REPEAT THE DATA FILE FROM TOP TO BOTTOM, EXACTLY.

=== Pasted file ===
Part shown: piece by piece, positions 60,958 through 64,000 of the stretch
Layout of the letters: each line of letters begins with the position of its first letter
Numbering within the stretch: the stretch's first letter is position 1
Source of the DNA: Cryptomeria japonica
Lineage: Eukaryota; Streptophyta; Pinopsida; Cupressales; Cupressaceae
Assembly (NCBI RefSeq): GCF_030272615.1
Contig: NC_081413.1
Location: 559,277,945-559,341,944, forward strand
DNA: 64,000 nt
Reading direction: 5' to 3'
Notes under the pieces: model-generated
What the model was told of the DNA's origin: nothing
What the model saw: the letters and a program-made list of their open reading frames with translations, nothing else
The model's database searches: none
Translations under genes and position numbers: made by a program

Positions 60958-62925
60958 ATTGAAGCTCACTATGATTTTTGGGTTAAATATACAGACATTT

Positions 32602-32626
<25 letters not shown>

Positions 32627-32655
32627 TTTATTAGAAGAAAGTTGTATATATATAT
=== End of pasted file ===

Part shown: piece by piece, positions 60,958 through 64,000 of the stretch
Layout of the letters: each line of letters begins with the position of its first letter
Numbering within the stretch: the stretch's first letter is position 1
Source of the DNA: Cryptomeria japonica
Lineage: Eukaryota; Streptophyta; Pinopsida; Cupressales; Cupressaceae
Assembly (NCBI RefSeq): GCF_030272615.1
Contig: NC_081413.1
Location: 559,277,945-559,341,944, forward strand
DNA: 64,000 nt
Reading direction: 5' to 3'
Notes under the pieces: model-generated
What the model was told of the DNA's origin: nothing
What the model saw: the letters and a program-made list of their open reading frames with translations, nothing else
The model's database searches: none
Translations under genes and position numbers: made by a program

Positions 60958-62925
60958 ATTGAAGCTCACTATGATTTTTGGGTTAAATATACAGACATTT

Positions 32602-32626
<25 letters not shown>

Positions 32627-32655
32627 TTTATTAGAAGAAAGTTGTATATATATAT